Findings of the RCT, published in Nutrients, also showed that probiotics supplementation is linked to a shorter median time to full feeds and reduces the duration of parenteral nutrition – the administration of nutrition via intravenous method.
For instance, infants taking probiotics have a significantly shorter median TFF at 10 days versus 14 days as seen in the control group.
The double-blind RCT was conducted by researchers from the University of Western Australia, King Edward Memorial Hospital, and the Women and Infants Research Foundation.
It recruited extremely pre-term babies (less than 28 weeks in gestation) admitted into the hospital between September 2015 and October 2016.
A total of 183 pre-term infants were recruited into the trial.
Seventy-five of them took a single strain probiotic Bifidobacterium breve M-16V, 79 of them took a three-strain probiotics formulation.
The strains are Bifidobacterium breve M-16V, Bifidobacterium longum subsp. infantis M-63, and Bifidobacterium longum subsp. longum BB536.
The remaining 29 of them went into the control group which did not take any probiotics.
The researchers then collected gastric residuals from the infants’ stomach in the first two weeks of life for analysis.
One of the key findings was that infants taking probiotics, including both single and multi-strains ones, have a significantly shorter median time to full feed.
“Compared to the control group, the TFF was significantly reduced in SiMPro (single and multi-strain probiotics) trial infants (median 14 vs. 10 days) irrespective of their allocation to single- or three-strain probiotics,” the researchers said.
Probiotics supplementation also reduced the duration of parenteral nutrition for the infants. Those who took probiotics spent 10 days on parenteral nutrition, while the control group spent 16 days.
Probiotics supplementation was also linked to an increase in the volume of milk that the infants were fed on.
For instance, the median feed volume for the groups taking probiotic supplementation was at 54.8mL (for single-strain probiotic) and 50.9mL (for multi-strain probiotic), whereas that of the control group was 22.7mL.
However, this was not a statistically significant result.
“The higher median FVs and comparable GRVs in SiMPro vs. control group infants suggest the beneficial effects of probiotics on gastric emptying and gut motility,” the researchers said.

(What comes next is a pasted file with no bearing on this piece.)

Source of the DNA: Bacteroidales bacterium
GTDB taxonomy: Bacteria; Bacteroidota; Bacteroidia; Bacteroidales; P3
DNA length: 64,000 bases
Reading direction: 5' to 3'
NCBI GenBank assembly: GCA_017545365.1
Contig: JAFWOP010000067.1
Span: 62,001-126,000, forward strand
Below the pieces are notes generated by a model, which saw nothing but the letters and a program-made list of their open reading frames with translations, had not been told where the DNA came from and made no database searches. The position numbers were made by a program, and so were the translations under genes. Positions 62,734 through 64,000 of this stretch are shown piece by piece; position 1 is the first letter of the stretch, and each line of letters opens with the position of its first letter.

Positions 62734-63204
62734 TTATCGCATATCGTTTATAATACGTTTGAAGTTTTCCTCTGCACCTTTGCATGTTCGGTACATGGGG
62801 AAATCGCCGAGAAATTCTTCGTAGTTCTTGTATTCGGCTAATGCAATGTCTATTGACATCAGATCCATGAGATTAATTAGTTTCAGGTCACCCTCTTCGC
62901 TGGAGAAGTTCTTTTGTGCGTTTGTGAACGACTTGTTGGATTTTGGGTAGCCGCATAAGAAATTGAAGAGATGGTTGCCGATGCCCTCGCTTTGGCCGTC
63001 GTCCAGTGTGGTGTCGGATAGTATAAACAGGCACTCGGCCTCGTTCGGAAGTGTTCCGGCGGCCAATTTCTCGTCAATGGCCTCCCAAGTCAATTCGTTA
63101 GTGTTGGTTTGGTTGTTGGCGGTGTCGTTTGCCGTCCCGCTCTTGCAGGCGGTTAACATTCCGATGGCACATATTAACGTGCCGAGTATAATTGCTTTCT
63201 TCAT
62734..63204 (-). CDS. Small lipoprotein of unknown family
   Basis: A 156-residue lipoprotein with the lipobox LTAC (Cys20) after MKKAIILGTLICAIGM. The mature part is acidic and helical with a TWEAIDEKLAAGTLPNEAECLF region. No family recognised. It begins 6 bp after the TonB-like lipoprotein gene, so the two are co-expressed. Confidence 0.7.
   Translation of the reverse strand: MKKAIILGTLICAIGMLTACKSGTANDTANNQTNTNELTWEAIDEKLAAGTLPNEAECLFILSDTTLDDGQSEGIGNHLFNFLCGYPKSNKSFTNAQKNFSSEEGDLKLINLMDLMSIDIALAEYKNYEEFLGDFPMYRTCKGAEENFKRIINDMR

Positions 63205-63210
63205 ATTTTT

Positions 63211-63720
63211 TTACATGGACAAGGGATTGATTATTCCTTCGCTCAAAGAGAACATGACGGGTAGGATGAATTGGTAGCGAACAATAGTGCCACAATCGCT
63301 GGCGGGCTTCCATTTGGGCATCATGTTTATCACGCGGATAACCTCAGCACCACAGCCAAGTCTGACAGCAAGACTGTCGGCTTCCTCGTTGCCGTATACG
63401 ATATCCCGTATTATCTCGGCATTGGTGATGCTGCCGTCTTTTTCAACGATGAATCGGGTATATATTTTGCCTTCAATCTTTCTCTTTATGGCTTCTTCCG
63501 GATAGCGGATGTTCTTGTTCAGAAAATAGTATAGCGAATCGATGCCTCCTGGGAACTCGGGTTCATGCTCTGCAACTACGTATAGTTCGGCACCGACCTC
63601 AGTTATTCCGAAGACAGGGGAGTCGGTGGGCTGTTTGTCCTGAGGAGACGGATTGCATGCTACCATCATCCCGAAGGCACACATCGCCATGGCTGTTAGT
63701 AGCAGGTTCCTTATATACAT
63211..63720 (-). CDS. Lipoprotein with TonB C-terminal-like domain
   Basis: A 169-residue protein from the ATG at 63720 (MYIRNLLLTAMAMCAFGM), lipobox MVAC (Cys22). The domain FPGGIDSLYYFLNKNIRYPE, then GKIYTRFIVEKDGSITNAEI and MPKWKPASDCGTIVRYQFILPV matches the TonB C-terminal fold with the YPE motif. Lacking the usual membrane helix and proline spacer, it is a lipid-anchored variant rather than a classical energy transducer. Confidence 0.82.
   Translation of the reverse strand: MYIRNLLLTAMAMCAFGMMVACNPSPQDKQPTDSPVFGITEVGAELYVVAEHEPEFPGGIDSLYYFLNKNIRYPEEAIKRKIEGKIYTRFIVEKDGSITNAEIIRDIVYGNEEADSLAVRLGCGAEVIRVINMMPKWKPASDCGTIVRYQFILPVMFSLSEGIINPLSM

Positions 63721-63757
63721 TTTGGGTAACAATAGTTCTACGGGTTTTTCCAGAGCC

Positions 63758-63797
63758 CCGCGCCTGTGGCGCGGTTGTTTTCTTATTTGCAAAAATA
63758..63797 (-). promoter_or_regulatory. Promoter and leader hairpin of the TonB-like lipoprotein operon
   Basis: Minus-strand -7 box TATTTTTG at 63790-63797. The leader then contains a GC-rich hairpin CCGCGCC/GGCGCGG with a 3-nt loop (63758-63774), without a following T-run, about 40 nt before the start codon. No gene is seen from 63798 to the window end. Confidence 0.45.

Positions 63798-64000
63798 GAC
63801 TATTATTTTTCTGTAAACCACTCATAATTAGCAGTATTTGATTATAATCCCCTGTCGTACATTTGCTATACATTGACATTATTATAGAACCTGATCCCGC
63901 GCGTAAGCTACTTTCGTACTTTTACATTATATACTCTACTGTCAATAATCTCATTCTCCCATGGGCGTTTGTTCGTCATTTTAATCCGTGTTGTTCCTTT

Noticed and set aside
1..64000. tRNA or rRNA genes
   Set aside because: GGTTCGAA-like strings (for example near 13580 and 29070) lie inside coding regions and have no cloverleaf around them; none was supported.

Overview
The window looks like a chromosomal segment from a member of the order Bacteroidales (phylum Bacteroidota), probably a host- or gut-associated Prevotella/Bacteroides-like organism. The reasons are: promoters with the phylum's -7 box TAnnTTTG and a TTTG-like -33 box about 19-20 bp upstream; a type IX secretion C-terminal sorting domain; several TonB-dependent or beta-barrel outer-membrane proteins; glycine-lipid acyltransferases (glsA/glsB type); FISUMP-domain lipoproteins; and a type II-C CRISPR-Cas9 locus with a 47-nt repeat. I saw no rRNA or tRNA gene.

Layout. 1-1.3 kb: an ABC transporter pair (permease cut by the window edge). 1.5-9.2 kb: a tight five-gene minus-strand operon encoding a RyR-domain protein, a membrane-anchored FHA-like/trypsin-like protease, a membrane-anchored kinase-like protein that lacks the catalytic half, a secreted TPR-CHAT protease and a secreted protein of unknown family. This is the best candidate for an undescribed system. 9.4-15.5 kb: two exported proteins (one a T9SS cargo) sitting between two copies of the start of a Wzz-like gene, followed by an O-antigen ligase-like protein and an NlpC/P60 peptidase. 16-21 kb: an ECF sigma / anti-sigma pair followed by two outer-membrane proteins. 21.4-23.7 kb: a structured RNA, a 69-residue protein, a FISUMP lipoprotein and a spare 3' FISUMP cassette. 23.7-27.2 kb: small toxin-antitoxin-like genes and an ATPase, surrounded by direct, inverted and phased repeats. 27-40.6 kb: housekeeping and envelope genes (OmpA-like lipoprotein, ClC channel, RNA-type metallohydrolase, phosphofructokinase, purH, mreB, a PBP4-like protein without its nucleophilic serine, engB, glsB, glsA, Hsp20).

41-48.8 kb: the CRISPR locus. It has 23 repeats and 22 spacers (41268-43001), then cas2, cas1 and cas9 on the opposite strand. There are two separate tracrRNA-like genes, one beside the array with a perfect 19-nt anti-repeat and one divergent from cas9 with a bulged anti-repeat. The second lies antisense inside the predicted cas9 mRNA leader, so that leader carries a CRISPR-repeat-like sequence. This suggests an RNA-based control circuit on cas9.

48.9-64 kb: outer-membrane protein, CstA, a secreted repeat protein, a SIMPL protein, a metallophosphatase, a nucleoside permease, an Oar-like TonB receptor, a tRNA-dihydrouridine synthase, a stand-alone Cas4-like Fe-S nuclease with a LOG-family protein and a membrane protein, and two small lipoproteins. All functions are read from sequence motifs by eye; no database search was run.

Darker green equals to more bile
Another finding that the researchers have found was that the darker the colour of the gastric residuals, the higher the content of the bile acids.
Gastric residuals refer to the volume of gastric fluid remaining in the stomach in between feeding.
As there is no strong existing evidence to show that the colour of gastric residuals is linked to the amount of bile acids present, the researcher thus conducted an analysis to find out the link.
They found that the bile acids content was higher in dark green gastric residuals at 825.79 µmol/L, while that of pale green residuals had bile acids content at 338.1 µmol/L.
However, this is not a statistically significant result since the p-value was higher than 0.05 at 0.12.
Bile acids have important roles to play in the body.
For instance, it regulates gut motility and hepatic liquid, glucose, and energy homeostasis. It also has anti-inflammatory effects and may have an important role in regulating intestinal and hepatic components of innate immunity.
Thus, discarding dark green gastric residuals, due to its high bile acids, is a potential barrier to optimising enteral nutrition in extremely pre-term infants.
“In summary, our results show that discarding dark green gastric residuals could result in significant loss of bile acids, an important nutrient, during early enteral nutrition in extremely premature infants.
“They provide further evidence to question the practice of routine monitoring and interpretation of GRs in preterm infants,” the researchers concluded.
Composition of Coloured Gastric Residuals in Extremely Preterm Infants-A Nested Prospective Observational Study
Authors: Sanjay Patole and et al